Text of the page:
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Jay Lake
Date: 2007-03-28 17:58
Subject: A bit more on spoken vs written word
Security: Public
Tags:language, process, writing
I'm still noodling this whole echoes/puns thing. (See my previous posts if you missed earlier portions of this discussion.)

One thing that's interesting to me is how noisy (in the communications theory sense of the term) ordinary speech is. We all edit this out constantly, but if you look at an accurate transcription of almost any speech stream, it's full of garbage -- repetitions, dropped words, misused words, stammers, syntactically neutral placeholders, random noises, etc. I myself stammer on a fairly regular basis, but I don't think many people notice it.

Yet in written text, there is (rightly) a premium on clarity. Even written dialog, as within a work of fiction, can sustain only a small amount of that 'noise.' Consider how negatively some people react to "eye dialect" Wikipedia ]. I have to read portions of Tom Sawyer aloud, and all of Riddley Walker has to be read that way to be understood in the slightest.

So written text, even when it's aspiring to represent the spoken word, is offering a highly idealized version of speech. Likewise the potentially complex structures of written text correspond to the ordinary speech patterns of no one this side of William F. Buckley.

Kevin J. Anderson reportedly writes some of his books by dictating them into a recorder and having them transcribed. For me, the language which flows out of my fingers is so distinct from the language which comes out of my mouth that I might as well be working with two different brains.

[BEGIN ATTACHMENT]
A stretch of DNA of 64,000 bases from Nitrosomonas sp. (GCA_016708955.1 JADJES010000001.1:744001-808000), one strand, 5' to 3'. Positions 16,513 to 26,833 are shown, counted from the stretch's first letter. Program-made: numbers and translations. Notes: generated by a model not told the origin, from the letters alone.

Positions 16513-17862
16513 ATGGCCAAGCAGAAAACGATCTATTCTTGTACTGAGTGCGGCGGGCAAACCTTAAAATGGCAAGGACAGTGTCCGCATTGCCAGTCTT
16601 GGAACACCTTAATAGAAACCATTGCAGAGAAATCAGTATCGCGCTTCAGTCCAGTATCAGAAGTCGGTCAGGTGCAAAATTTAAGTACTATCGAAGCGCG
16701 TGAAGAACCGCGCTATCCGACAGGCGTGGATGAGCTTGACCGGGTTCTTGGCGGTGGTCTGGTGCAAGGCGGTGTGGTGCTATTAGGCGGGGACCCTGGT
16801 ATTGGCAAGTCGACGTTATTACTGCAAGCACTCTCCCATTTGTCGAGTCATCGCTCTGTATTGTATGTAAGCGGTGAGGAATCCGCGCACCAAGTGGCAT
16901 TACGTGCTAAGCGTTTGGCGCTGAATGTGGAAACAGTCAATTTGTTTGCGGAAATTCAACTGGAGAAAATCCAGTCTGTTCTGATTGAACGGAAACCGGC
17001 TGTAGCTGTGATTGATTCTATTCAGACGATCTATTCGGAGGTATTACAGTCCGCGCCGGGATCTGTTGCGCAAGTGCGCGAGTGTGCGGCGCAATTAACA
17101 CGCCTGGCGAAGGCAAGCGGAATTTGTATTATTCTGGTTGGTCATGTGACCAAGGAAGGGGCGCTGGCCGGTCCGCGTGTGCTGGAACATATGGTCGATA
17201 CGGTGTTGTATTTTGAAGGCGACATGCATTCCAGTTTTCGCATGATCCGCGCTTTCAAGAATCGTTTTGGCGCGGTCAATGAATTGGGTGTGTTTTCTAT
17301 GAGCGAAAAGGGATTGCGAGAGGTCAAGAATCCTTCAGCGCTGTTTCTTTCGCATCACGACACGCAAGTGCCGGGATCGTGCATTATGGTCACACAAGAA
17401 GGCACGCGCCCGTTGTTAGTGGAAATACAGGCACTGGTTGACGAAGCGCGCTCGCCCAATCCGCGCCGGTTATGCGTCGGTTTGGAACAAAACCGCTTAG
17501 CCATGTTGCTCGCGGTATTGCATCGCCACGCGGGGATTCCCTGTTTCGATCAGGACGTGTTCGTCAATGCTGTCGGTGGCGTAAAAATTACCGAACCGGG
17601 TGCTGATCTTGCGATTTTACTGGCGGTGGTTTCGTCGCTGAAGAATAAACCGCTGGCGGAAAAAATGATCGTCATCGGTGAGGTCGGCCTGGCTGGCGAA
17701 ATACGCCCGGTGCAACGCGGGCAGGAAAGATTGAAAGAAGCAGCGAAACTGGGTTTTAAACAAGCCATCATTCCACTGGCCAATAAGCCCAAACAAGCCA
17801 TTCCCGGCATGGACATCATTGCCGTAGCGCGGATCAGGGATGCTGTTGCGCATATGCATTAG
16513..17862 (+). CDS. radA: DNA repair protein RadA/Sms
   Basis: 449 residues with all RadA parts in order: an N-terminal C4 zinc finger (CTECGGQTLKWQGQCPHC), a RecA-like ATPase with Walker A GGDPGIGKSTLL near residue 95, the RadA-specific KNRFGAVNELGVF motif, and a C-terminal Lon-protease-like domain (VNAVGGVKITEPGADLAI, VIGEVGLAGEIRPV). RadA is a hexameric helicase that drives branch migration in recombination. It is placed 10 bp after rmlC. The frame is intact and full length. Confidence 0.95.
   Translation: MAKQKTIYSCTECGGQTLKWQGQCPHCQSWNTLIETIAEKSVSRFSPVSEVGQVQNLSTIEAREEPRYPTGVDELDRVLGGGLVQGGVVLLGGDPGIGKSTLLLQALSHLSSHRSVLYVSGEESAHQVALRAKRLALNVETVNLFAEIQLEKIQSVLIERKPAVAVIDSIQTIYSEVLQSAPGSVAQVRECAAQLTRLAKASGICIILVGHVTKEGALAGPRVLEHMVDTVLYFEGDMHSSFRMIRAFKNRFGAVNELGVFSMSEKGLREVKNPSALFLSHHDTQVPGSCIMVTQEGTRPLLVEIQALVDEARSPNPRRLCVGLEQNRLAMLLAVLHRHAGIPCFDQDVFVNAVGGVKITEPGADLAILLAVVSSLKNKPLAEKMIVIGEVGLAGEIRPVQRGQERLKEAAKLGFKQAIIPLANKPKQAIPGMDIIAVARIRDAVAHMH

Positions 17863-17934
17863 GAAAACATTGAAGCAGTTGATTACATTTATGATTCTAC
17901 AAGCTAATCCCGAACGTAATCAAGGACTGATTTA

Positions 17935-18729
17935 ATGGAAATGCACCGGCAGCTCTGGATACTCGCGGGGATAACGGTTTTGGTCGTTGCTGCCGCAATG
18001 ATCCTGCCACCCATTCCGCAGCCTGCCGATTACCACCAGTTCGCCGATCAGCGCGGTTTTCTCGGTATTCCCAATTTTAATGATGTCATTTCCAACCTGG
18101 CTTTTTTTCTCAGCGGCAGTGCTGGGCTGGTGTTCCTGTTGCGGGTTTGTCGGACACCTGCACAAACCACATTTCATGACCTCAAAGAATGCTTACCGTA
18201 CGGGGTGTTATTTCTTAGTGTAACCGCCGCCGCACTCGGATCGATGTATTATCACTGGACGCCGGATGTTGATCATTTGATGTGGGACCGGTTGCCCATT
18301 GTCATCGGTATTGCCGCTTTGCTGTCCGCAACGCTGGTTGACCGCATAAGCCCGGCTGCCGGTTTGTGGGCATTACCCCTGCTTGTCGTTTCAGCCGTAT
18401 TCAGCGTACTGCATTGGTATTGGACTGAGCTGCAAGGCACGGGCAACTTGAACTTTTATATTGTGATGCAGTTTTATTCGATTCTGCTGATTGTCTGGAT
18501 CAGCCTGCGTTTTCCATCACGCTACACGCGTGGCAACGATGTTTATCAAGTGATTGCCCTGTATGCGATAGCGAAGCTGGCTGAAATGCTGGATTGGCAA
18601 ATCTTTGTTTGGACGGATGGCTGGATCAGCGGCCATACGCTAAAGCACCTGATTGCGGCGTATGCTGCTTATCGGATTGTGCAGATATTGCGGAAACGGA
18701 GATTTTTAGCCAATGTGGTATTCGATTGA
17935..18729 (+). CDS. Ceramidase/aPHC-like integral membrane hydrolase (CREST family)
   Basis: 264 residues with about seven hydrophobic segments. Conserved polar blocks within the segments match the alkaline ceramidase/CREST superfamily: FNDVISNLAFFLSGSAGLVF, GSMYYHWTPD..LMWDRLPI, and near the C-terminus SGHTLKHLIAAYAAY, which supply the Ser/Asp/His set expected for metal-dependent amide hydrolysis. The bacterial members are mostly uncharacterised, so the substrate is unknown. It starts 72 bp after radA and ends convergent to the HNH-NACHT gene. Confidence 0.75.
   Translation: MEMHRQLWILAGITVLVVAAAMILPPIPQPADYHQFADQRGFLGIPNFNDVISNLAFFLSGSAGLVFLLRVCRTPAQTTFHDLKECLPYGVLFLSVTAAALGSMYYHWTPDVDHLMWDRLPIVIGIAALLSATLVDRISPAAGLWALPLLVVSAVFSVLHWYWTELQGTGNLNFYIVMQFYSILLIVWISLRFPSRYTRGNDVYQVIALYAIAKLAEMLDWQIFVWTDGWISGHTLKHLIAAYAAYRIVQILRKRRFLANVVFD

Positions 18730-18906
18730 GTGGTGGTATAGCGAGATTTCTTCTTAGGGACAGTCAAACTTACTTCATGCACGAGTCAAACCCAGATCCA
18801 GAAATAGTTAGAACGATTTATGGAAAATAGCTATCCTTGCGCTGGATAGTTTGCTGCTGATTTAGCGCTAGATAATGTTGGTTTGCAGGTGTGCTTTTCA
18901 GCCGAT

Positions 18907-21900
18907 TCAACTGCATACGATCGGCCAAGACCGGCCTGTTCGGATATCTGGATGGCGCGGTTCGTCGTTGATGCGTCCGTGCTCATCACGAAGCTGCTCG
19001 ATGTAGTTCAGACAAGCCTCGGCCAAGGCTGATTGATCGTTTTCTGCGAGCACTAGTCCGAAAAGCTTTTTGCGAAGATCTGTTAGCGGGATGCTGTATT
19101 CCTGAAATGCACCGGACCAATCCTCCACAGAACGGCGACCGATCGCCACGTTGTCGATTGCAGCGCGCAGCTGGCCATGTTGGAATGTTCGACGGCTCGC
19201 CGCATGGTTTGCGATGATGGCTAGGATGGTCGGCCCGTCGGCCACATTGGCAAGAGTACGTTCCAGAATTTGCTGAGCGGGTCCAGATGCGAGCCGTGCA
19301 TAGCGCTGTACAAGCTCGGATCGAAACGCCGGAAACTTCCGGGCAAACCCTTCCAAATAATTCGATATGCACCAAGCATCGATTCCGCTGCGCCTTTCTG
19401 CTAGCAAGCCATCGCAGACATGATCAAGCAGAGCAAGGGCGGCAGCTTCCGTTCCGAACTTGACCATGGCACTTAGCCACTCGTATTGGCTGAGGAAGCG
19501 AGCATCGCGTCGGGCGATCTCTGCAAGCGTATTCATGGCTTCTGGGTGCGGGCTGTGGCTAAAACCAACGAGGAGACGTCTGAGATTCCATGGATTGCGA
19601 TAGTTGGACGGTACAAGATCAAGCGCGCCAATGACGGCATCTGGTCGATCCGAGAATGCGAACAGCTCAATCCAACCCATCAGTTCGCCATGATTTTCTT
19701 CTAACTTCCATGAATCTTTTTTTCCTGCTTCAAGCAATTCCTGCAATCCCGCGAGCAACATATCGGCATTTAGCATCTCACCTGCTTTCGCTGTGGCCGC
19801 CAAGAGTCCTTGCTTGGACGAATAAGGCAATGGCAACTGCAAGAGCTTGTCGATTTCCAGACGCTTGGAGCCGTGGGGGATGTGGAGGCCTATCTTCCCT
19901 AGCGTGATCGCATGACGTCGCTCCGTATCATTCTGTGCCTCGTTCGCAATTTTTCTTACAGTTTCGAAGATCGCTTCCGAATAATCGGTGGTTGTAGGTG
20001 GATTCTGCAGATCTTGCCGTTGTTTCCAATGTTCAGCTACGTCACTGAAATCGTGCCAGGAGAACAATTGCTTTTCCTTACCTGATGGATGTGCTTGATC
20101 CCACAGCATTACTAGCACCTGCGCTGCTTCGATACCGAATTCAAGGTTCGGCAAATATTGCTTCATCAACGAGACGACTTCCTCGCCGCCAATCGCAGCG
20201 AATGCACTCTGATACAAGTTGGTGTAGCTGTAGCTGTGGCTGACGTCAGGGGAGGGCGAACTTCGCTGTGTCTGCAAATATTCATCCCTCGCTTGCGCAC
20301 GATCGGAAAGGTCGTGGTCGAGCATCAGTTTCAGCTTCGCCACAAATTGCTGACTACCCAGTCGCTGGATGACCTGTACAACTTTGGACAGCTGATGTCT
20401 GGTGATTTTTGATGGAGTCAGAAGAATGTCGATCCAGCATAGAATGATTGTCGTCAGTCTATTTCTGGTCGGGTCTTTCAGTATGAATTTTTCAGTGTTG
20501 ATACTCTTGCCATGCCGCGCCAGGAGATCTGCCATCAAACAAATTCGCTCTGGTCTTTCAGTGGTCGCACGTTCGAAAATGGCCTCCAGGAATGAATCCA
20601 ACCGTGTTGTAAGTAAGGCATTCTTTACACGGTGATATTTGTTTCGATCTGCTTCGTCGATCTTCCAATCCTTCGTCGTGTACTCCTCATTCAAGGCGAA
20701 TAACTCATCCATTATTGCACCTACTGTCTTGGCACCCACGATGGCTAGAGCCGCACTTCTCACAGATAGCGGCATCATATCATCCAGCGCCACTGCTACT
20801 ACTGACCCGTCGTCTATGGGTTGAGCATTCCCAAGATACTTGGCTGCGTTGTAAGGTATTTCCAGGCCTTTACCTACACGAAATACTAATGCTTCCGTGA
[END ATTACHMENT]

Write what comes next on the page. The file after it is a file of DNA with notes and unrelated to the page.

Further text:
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Tansy Rayner Roberts: writer
User: cassiphone
Date: 2007-03-29 01:24 (UTC)
Subject: (no subject)
I've heard an interesting theory that typing uses both sides of the brain, as opposed to writing, which mainly uses one - which explains why original writing via keyboard is different to writing longhand.
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User: swan_tower
Date: 2007-03-29 02:39 (UTC)
Subject: (no subject)
I've had to transcribe interview tapes as a part of fieldwork. Not only is it a nightmarish pain, but yeah -- people talk garbage compared to how they write, and one ends up having to do a certain amount of editing just to keep the interviewee from sounding like an idiot. What sounds perfectly intelligent when heard ends up as something an immigrant in remedial English classes would laugh at when printed on the page.

Someday, when dictation programs are good enough, I'd be interested to see what a story I speak looks like on the page. It would probably be radically different. I know that one time, when I knew in advance that I was going to be telling a certain (fictional) story out loud, I prepared by speaking it over and over again, instead of writing it down; I wanted it to be structured like a really good oral story, instead of a written one.
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Renegade Vagabond
User: khaybee
Date: 2007-03-29 02:54 (UTC)
Subject: (no subject)
I myself stammer on a fairly regular basis, but I don't think many people notice it.

I have a lisp and I stutter. When I mention either of these facts in conversaton, 9 times out of 10 the person I'm speaking to will say, "No you don't".
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Gary Emenitove
User: garyomaha
Date: 2007-03-29 02:58 (UTC)
Subject: (no subject)
I myself stammer on a fairly regular basis

I do, too. Bothers the heck out of me. In front of a mic or the public, no, but in private conversation, there it is. I think it usually occurs when my mouth cannot keep up with my brain.

I might as well be working with two different brains

Hmmm...I sense a story therein.
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Jonathan Wood
User: thexmedic
Date: 2007-03-29 03:37 (UTC)
Subject: (no subject)
When I'm reading, at least when I get deep into a book, I have very little sense for the individual words. I more get dream-like impresions. It's definitely more visual.